What’s the difference between a skin magazine with articles for men and a men’s magazine with scantily clad women? Penthouse is “closer to the act … of actual seduction.”
“I was the guy at GQ who would bring up the kind of off-color, most graphic and sexually explicit story ideas in a meeting,” said Mark Healy, editor in chief of Penthouse.
Mr. Healy, most recently articles editor at GQ, left the Condé Nast building this past October, taking over the renowned flesh magazine, launched four decades earlier by Bob Guccione.
Despite flying high in the 1970’s and 80’s, Mr. Guccione’s media empire crumbled during the Internet age, resulting in bankruptcy in 2003. Now, Penthouse Media Group, the magazine’s new owners, are shifting aggressively in a more youthful direction.
On Feb. 12, Mr. Healy was seated in his 11th-floor office, a day before the March issue of Penthouse, his first as editor, would arrive on the newsstands. Mr. Healy’s style is clearly more GQ than sleazy smut peddler: The 38-year-old editor was smartly dressed in a pinstripe blue suit, with a bright lime-green tie and round-framed brown glasses.
“When you think about the sex magazines, none of them are run by young men,” said Mr. Healy. Indeed, the genre’s progenitors are getting up there: Hugh Hefner (80), Bob Guccione (76) and Larry Flynt (64).
But Mr. Healy said that he hadn’t expected to join such illustrious (and notorious?) company. He said he hadn’t opened a Penthouse in about 10 years before considering the top job there.
Last year, GQ’s copy chief, who had previously worked at Penthouse and remained in touch with Peter Bloch, vice president of the Penthouse Media Group, had recommended him. (Mr. Bloch had also been friends with Art Cooper, the late GQ editor who hired Mr. Healy, and also edited Penthouse briefly in the 1970’s).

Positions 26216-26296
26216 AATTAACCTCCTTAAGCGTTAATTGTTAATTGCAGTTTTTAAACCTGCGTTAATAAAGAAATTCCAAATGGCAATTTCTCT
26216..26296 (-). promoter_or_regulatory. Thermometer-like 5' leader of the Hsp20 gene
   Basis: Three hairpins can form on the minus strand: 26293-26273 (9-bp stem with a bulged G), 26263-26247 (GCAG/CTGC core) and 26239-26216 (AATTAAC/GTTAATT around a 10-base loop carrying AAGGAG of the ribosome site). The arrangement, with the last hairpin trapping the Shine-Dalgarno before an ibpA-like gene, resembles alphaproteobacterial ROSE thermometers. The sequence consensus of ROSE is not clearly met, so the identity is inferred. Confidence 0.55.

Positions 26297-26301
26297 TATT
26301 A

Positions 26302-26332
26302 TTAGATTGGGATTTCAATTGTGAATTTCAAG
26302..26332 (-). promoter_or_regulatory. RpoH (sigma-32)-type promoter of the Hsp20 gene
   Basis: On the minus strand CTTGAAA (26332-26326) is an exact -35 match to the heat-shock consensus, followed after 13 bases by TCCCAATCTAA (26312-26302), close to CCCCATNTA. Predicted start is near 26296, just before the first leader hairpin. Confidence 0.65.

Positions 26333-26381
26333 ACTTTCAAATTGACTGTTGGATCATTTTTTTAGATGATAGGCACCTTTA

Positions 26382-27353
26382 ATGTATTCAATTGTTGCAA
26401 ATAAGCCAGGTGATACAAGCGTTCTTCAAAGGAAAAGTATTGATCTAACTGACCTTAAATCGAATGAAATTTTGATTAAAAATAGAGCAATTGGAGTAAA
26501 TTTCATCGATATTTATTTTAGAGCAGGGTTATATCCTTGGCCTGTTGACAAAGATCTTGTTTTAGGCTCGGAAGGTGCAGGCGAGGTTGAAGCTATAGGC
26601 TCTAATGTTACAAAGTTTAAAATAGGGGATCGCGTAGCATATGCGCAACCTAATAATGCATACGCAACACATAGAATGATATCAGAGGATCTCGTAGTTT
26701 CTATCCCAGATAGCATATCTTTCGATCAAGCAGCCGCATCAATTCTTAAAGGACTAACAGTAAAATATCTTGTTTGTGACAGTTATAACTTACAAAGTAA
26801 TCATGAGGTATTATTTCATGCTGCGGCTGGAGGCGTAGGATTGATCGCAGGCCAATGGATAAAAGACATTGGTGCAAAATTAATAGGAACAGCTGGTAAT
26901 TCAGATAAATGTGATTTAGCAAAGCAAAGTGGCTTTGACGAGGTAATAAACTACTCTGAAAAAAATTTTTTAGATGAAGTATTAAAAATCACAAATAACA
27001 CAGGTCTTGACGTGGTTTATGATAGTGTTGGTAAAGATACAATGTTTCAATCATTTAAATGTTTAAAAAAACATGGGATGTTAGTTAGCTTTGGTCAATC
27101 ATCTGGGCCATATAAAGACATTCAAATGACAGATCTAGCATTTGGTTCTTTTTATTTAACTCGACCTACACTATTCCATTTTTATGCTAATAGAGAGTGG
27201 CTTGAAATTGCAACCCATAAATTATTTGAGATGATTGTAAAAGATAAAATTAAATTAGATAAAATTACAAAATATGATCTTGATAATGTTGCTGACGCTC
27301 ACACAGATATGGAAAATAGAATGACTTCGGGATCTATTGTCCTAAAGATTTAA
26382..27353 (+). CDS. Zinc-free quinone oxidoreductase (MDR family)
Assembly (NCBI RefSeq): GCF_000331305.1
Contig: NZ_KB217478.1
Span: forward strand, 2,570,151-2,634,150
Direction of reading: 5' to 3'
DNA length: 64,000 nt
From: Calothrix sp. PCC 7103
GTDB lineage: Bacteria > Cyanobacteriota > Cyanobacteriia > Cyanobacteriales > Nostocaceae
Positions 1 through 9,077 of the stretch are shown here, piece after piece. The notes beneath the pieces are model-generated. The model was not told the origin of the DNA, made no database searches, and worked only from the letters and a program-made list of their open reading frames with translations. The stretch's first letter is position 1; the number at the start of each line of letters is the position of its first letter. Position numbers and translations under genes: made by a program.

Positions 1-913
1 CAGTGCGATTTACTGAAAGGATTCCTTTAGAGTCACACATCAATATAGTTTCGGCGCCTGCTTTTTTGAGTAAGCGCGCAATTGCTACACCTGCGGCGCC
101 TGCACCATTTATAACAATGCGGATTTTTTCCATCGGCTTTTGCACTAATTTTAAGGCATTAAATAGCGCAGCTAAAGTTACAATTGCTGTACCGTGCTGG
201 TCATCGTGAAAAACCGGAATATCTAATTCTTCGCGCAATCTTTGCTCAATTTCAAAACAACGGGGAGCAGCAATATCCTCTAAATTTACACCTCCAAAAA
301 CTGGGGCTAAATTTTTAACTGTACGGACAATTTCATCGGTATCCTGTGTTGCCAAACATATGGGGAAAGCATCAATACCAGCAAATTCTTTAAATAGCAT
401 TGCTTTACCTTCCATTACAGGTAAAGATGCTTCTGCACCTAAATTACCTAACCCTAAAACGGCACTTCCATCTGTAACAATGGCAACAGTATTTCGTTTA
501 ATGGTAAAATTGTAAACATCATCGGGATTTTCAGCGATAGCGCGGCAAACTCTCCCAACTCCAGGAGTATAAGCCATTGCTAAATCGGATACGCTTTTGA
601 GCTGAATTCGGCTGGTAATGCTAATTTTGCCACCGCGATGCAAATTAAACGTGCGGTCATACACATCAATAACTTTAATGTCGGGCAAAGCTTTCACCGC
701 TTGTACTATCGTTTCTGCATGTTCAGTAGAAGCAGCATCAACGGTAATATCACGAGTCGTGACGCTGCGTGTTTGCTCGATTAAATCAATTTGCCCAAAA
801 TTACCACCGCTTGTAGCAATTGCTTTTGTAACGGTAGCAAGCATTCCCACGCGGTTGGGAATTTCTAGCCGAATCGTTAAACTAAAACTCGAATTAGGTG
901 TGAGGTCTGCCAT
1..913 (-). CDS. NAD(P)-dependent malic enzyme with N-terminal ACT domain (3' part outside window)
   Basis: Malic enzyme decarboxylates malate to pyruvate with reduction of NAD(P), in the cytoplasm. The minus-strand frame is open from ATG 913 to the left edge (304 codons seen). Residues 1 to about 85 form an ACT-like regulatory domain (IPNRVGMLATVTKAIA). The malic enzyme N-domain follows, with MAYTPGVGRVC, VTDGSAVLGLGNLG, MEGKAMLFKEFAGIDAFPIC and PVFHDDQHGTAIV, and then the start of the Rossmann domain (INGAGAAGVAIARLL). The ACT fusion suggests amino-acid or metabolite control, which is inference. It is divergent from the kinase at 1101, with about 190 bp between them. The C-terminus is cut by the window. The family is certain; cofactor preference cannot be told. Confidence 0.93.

“Anybody can put out a magazine with sexy images, but can you lure a new kind of reader to that publication?” asked Jim Nelson, GQ’s editor in chief. “If anyone can, I think that Mark can.”
“I’ll bet you that they’re trying to skew it as young as possible,” said Tom Hymes, publisher of XBiz magazine, an adult-industry publication. They’re “going for that all-powerful 20’s lifestyle demographic, and trying to make it as hip and sexy, without being too offensive.”
Although he admitted that was partially true, Mr. Healy said he doesn’t want to create another Maxim or Stuff. Most lad magazines, he said, are “sex-obsessed in a more sophomoric way,” while Penthouse has always been “closer to the act, and closer to the feeling, of actual seduction.”
These days, Mr. Healy keeps Fleshbot—Gawker Media’s porn blog—bookmarked, and he is certainly aware that countless photos and videos of naked women can be found with the click of a mouse.
“You can’t compete with the pure content you find on the Internet,” said Mr. Hymes. “So you have to go substance over fluff.”
And that’s what Mr. Healy is trying to do.
“When you looked at a Penthouse pictorial back in the day, they would tell a story,” said Mr. Healy. “It had an arc; it slowly revealed itself. It wasn’t just putting women on display. You also had the sense of being there, that sex is more complicated than ‘There’s this hot girl next-door.’”
In the March issue, Mr. Healy commissioned a 10-page pictorial “based on a Hollywood starlet shot by the paparazzi,” which he considers “NC-17 Us Weekly.”
In addition to the full nude spreads, the new issue includes features that wouldn’t be out of place in other men’s magazines: a profile of ex–Daily Show correspondent Rob Corddry, the Lotus sports car, a Q&A with Brit rockers Bloc Party, and a feature on the history of snowboarding.
Slightly more highbrow is an interview with John Currin, a postmodern painter of nudes, in Penthouse’s “Hard News” section.
Although the forthcoming April cover features Dita von Teese, retro-burlesque queen and former girlfriend of Marilyn Manson, Mr. Healy said he is “not interested in chasing celebrities.”
Mr. Healy said that his wife has taken the new job in stride. As for his two young daughters, he said, “I don’t think I’ll be wanting to do this job when they’re 17.”
And Mr. Healy also destroyed a long-running myth about whether the Penthouse Forum letters are real or fake—which he didn’t know before taking over.
Following the interview, the editor produced a stack of handwritten letters detailing the sexual activities (or, more likely, fantasies) of his new readers.